Well, as a lawyer with the lead legal organization seeking to have Prop 8 invalidated by the court, I’m very much hoping that we won’t need to face the prospect of a ballot measure repeal of Prop 8. It is almost unfathomable to me to imagine the court eviscerating its ruling in the marriage case that was only decided not even a year ago. And if the Court upholds Prop 8, what they are essentially saying is the Court has no role in deciding equal protection issues because the majority vote trumps the Court’s role as protecting Constitutional rights. However, this is a novel legal issue for the Court. And there is a lot of public attention and scrutiny and rhetoric about activist judges that clearly the Court, I’m sure, is made nervous by. So while I think we should win in the Court, there is a possibility that we won’t. So now your question: if we intend to, or if we are forced to repeal Prop 8 at the ballot box, the first time we could be on the ballot in a statewide measure is November 2010. We have a tremendous amount of work to do between the summer when that campaign would have to begin, and November 2010. We could do it, but the money, the time that it will require will be unlike anything we’ve ever seen, even compared to the fight to defeat Prop 8. So we will have to bring our A+ game.

You mentioned earlier in answering the question that if the CA Supreme Court does not invalidate Prop 8, they will basically be saying that they have no power to decide these sorts of cases. And it sounded like you were saying “I’m very optimistic that they are going to invalidate it.” However, Justice Joyce Kennard, seems sort of dicey at this point because she voted not to hear the case again.

The vote that the Court took where Kennard was a lone voice was a petition asking the Court to take the case to review the validity of Prop 8. Kennard voted not to hear the case, meaning “Go back to the trial court and start over again if you want to challenge Prop 8.” What does Kennard mean by that, because Kennard was one of the four votes voting to end the exclusion of same sex couples from the right to marry and to hold us to be a suspect class? I think it’s a perilous endeavor to try and figure out what votes like that might mean.

Someone asked during the summit session how much money was left over from the campaign and where that money was and what it is being spent on. Lorri Jean said that she had just emailed the Treasurer earlier this week and that she had not gotten a response back. We’re almost 12 weeks out, so that was surprising to me.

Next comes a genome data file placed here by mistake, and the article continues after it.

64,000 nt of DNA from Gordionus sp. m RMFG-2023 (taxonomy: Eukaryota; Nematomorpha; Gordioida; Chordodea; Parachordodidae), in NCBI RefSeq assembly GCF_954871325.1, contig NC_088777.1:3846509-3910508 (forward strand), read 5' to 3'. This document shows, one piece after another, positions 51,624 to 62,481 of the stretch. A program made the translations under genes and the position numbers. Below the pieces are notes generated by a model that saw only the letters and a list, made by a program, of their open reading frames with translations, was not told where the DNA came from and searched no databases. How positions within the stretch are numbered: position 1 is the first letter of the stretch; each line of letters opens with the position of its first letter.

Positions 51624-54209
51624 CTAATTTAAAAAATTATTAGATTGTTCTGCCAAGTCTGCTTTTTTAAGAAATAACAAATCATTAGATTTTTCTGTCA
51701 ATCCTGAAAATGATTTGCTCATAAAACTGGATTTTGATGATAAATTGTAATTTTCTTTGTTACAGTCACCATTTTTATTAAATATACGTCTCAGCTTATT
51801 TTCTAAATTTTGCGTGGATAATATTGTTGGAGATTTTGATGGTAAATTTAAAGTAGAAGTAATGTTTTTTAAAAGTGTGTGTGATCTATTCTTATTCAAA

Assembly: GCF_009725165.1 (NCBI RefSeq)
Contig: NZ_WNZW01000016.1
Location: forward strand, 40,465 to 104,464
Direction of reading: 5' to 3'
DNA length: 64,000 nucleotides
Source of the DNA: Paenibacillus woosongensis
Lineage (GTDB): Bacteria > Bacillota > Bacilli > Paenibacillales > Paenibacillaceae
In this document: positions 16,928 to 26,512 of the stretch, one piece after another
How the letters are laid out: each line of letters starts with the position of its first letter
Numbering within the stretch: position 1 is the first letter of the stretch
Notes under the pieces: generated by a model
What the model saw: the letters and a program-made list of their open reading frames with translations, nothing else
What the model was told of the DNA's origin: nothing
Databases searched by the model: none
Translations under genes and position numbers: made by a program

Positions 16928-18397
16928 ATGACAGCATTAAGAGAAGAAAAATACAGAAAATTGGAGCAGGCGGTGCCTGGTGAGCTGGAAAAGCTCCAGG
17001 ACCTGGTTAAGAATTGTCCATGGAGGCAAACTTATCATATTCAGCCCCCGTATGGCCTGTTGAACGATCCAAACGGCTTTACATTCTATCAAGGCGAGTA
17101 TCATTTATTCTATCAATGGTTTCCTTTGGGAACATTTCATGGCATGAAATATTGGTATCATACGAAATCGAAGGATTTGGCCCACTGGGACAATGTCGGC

I do not think there is any money left, but I don’t know that for sure. We had about $400,000 left at the end of the campaign, and we had about $400,000 in payables, which included tons of vendors, particularly folks who had helped design the ads to earned media to our lawyers to the paid field staff who had outstanding invoices. It doesn’t surprise me that we haven’t totally closed the books yet, because the other thing that we’ve been advised by our campaign lawyers to do is hold that money for the inevitable fines because every campaign faces them. For example, for donors who contributed a significant amount of money but didn’t do their own filing, they may be fined a couple of hundred dollars. Campaigns usually cover those fines in order to build good will with these donors to give again in a later campaign. I would love for there to be a couple million dollars or so left to put to the next fight, but there is no money left, for all intents and purposes.

How can we make inroads with communities who voted against us?

People of faith need to understand there is not a unanimity of view from religious people on the issue either of marriage for same-sex couples or the existence of gay people, generally. They have to appreciate that there is a divergence of view. And if you appreciate that there is a divergence of view among people of faith, even if your own pastor is saying something different, understanding that there are other people of faith who embrace full equality can give you just enough room so that you will support gay issues. Mobilizing younger voters to care about this issue and to take it on with that sort of Obama zeal that they demonstrated can not only help to make inroads into communities of color because all these young people come from a family, especially young people of color, come from a family where they could be the agents to have the conversations to bring a whole family to vote the right way, not just themselves. And finally, I think being our own evangelists. I think there are many people in this room who did not do much work on Prop 8. I think there are many people in this room who have not talked to all of their friends and family members about gay issues and how much they want their support on these issues and how important it is. We all could do more.